In Africa, the number of COVID-19 cases and impacted countries has been increasing steadily. As of 12 March 2020, 129 cases have been diagnosed in 12 countries, with one death recorded. The experience in countries outside Africa is that, after initial cases are diagnosed, community transmission occurs rapidly. Member States need to immediately implement individual social distancing and plan to implement community social distancing.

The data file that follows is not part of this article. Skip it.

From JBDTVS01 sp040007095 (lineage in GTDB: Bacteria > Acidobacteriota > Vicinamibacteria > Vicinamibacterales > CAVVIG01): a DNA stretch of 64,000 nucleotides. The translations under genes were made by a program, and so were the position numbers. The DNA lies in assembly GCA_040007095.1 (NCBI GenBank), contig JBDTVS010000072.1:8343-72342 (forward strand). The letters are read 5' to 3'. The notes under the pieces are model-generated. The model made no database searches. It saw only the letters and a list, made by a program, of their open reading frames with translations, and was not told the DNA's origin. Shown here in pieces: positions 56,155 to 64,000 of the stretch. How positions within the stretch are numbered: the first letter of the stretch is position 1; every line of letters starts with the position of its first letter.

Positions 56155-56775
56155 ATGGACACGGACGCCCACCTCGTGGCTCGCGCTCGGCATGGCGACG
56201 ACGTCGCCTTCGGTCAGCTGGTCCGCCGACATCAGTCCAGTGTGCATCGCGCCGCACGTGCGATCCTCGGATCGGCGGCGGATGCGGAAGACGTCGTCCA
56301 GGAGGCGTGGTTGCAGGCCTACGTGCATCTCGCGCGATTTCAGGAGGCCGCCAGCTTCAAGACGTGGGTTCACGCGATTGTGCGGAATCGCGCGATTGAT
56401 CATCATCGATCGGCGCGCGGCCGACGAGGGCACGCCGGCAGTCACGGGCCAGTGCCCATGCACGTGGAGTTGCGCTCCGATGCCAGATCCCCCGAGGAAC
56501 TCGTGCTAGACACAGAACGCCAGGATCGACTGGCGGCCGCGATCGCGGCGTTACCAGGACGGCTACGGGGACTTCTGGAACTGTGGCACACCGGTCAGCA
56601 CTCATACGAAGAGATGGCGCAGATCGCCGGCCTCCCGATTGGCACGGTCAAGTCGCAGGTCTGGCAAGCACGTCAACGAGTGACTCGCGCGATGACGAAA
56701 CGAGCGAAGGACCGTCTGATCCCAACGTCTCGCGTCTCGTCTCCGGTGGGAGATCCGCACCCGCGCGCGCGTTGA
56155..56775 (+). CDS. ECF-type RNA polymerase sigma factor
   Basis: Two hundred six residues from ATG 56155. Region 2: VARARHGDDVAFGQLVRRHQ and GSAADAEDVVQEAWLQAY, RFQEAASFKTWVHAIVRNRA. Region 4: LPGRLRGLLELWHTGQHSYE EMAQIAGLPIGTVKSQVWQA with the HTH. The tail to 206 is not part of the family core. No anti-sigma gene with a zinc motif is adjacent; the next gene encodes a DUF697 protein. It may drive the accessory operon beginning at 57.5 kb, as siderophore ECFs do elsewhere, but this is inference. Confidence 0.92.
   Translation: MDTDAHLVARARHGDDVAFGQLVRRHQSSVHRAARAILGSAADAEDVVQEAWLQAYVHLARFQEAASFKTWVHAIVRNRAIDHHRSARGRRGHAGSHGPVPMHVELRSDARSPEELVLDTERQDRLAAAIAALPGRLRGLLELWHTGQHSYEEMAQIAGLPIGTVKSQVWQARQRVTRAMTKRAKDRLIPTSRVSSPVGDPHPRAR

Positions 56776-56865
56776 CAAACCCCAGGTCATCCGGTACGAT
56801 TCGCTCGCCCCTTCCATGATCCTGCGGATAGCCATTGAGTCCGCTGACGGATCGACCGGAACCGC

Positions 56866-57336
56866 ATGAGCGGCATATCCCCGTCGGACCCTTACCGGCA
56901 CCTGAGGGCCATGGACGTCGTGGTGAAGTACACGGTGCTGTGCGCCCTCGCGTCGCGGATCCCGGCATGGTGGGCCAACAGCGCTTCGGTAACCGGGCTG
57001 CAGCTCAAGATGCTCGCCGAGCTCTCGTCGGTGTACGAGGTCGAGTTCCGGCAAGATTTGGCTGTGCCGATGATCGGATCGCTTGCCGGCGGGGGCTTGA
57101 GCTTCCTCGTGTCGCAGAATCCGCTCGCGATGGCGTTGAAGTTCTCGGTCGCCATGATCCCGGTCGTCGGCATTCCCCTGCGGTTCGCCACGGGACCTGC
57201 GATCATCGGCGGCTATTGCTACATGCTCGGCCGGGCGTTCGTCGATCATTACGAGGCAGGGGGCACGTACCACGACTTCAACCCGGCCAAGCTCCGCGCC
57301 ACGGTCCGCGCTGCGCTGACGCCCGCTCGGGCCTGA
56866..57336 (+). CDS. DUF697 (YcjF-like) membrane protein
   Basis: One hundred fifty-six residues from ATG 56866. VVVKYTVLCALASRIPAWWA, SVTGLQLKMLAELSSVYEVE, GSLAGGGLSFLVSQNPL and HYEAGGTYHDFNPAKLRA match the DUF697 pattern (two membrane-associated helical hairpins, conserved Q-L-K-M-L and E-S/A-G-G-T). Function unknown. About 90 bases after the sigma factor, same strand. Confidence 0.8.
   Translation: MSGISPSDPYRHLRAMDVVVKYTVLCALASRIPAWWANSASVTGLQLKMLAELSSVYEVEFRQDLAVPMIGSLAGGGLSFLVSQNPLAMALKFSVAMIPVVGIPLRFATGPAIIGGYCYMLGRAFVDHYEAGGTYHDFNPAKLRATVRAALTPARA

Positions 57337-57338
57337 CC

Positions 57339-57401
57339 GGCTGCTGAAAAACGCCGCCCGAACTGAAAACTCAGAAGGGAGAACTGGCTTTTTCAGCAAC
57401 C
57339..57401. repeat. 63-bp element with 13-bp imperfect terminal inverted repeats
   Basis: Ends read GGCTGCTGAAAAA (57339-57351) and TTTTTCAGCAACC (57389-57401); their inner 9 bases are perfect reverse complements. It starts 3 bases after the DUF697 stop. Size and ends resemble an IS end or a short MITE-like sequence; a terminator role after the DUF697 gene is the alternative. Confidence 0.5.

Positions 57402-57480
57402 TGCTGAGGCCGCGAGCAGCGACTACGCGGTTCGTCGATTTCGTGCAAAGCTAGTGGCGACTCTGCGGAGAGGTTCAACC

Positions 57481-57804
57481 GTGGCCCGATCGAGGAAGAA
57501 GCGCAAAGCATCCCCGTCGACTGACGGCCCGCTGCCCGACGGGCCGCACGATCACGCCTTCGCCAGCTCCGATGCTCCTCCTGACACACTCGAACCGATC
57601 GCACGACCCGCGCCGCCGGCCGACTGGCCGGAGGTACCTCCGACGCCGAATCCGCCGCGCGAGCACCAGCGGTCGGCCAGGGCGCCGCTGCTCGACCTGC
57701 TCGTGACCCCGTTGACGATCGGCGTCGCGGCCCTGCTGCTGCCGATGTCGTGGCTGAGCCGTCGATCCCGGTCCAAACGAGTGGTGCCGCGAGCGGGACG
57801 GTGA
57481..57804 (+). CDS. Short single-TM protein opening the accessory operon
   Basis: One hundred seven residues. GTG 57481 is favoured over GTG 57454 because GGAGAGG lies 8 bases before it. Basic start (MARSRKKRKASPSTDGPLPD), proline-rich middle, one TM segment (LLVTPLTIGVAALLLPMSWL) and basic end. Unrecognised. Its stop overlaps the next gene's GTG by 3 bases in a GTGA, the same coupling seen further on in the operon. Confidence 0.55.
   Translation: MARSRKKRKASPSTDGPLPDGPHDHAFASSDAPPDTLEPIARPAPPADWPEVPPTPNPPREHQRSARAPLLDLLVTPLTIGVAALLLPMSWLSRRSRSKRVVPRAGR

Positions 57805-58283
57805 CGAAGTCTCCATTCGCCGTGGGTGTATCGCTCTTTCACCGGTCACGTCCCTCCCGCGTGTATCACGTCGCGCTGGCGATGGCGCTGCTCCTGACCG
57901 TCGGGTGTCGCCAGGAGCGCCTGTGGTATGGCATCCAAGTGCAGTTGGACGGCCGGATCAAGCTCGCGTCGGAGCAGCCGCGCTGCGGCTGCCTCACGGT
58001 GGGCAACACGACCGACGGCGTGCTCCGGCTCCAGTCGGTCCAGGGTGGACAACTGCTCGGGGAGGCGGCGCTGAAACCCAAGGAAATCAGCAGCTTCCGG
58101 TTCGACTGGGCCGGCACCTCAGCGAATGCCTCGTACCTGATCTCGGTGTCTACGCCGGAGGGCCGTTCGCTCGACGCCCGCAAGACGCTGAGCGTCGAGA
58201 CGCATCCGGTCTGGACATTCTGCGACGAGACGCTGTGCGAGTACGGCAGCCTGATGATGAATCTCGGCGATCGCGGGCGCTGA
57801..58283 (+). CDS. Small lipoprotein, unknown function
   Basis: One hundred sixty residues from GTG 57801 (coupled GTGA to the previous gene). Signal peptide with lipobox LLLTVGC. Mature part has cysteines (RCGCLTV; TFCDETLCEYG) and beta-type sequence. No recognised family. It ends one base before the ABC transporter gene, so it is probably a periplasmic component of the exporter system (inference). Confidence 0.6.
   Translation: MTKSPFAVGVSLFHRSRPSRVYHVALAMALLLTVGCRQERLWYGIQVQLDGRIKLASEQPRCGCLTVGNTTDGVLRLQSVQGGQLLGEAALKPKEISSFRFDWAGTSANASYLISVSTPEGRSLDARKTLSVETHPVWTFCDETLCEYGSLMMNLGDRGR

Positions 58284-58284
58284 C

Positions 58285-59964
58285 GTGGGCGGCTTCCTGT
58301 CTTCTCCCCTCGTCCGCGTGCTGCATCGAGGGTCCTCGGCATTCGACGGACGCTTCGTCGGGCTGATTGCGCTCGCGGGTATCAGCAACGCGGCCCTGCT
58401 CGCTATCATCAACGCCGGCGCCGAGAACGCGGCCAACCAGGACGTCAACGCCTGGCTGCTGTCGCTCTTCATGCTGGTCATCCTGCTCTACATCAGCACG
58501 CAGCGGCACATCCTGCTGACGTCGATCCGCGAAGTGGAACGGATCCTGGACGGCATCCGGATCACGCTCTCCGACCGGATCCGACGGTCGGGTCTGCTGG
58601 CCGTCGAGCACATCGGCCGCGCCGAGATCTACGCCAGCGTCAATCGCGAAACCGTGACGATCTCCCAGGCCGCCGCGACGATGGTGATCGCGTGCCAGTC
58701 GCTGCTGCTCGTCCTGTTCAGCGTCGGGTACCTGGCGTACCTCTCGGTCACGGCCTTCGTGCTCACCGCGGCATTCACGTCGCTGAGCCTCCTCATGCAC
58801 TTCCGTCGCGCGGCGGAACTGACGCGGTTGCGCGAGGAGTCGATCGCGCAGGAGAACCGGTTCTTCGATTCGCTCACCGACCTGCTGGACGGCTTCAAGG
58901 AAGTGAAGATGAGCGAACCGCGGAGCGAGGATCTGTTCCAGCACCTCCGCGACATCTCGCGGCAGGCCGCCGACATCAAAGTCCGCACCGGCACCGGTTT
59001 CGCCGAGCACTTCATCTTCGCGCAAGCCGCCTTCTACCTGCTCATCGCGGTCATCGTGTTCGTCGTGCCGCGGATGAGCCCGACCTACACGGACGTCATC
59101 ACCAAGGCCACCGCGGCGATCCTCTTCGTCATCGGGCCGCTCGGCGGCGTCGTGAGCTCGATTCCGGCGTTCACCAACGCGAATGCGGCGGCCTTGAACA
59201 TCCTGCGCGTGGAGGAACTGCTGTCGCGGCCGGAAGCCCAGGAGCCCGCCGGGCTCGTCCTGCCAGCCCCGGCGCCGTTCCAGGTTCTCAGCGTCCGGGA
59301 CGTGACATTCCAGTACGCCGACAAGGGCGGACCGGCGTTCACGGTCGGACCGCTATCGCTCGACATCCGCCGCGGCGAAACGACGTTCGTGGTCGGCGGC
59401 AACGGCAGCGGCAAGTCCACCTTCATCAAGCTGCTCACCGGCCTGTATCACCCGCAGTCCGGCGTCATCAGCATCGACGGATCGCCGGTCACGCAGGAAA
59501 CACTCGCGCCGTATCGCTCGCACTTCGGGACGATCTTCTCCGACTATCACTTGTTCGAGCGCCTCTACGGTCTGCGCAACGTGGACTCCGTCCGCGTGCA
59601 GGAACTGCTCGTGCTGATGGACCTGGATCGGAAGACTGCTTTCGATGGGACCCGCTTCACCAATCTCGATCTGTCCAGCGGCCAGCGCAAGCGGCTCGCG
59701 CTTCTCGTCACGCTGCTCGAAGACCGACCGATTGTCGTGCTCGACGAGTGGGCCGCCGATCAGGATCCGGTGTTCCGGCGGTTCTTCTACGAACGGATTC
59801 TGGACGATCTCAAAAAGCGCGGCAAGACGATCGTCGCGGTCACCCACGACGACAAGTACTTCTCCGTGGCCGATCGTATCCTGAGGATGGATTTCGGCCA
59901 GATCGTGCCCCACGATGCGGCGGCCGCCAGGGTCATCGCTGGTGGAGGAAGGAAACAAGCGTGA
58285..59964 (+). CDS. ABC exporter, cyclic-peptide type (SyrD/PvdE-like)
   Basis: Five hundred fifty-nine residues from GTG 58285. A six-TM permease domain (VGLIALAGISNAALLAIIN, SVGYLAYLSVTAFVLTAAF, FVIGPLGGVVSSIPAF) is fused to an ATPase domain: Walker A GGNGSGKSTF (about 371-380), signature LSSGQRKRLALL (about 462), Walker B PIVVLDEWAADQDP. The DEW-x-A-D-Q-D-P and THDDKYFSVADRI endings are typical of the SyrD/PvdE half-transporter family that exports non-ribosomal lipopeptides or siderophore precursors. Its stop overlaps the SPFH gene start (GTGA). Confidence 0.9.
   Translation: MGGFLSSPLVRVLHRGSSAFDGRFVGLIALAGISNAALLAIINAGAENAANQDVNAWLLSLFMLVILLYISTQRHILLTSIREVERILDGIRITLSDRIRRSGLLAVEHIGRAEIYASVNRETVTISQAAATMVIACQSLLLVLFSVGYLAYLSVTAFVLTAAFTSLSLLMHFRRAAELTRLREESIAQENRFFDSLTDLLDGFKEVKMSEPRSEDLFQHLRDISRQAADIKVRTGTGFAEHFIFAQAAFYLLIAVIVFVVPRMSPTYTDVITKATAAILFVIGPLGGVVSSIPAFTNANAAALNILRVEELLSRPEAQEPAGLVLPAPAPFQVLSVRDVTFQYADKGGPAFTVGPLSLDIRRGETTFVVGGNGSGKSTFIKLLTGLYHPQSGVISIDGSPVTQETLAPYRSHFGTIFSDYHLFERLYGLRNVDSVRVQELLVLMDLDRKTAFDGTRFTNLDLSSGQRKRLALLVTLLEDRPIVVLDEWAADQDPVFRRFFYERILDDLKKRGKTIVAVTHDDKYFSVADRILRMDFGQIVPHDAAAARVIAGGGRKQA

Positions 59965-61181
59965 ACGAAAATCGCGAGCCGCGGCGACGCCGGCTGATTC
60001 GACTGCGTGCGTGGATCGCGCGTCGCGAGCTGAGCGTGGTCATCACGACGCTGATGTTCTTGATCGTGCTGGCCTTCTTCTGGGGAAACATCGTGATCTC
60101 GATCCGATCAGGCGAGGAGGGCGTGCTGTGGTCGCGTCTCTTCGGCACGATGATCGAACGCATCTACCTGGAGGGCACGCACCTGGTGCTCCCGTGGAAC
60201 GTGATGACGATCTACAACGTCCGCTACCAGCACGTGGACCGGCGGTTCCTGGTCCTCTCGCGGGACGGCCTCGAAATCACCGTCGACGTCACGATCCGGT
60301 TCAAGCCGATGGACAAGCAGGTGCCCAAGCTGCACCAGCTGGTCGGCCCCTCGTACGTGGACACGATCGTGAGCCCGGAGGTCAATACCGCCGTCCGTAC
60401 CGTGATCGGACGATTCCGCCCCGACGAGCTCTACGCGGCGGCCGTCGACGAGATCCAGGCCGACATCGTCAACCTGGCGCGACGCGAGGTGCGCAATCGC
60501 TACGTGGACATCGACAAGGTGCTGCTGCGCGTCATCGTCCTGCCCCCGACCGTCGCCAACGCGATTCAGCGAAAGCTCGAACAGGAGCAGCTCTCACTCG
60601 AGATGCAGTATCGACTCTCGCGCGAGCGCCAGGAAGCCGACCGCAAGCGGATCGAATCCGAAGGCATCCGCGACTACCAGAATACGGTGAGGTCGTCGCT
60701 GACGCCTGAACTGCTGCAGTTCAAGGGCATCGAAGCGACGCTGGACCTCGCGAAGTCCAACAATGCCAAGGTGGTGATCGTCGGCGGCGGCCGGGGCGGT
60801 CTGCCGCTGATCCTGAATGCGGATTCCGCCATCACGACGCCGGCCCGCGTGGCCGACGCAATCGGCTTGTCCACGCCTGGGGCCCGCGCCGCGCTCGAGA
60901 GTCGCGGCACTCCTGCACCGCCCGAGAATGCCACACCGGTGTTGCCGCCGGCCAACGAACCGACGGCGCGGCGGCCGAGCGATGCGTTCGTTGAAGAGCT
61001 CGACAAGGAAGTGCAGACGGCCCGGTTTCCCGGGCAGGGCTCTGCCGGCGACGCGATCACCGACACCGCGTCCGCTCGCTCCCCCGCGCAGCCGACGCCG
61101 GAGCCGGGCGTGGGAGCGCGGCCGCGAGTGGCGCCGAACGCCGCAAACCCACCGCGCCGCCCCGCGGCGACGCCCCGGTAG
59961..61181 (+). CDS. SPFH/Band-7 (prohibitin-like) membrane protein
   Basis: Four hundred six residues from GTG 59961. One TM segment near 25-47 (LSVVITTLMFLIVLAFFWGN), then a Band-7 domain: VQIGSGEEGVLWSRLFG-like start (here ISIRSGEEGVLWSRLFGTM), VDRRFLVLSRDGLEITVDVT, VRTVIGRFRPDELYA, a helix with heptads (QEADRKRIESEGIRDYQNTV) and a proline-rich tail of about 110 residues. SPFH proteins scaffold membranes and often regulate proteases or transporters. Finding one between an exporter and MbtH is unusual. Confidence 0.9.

Social distancing is an accepted strategy to delay and reduce the magnitude of outbreaks of pandemic influenza. At the individual level, social distancing involves the use of non-contact greetings, maintaining at least one metre distance between yourself and other people, and staying home when ill. At the community level, social distancing involves closure of any events or settings in which people gather together, including schools, workplaces, houses of worship, and cultural, social and sports events. For COVID-19, social distancing is necessary at the individual and community levels, because transmission occurs frequently from person-to-person and infection causes severe illness in up to 20 percent of people. No population immunity exists, and no vaccine or cure exists yet. Reducing contact between people reduces the cumulative number of opportunities for transmission and it’s the only way to help protect people who are at high risk for severe COVID-19 disease.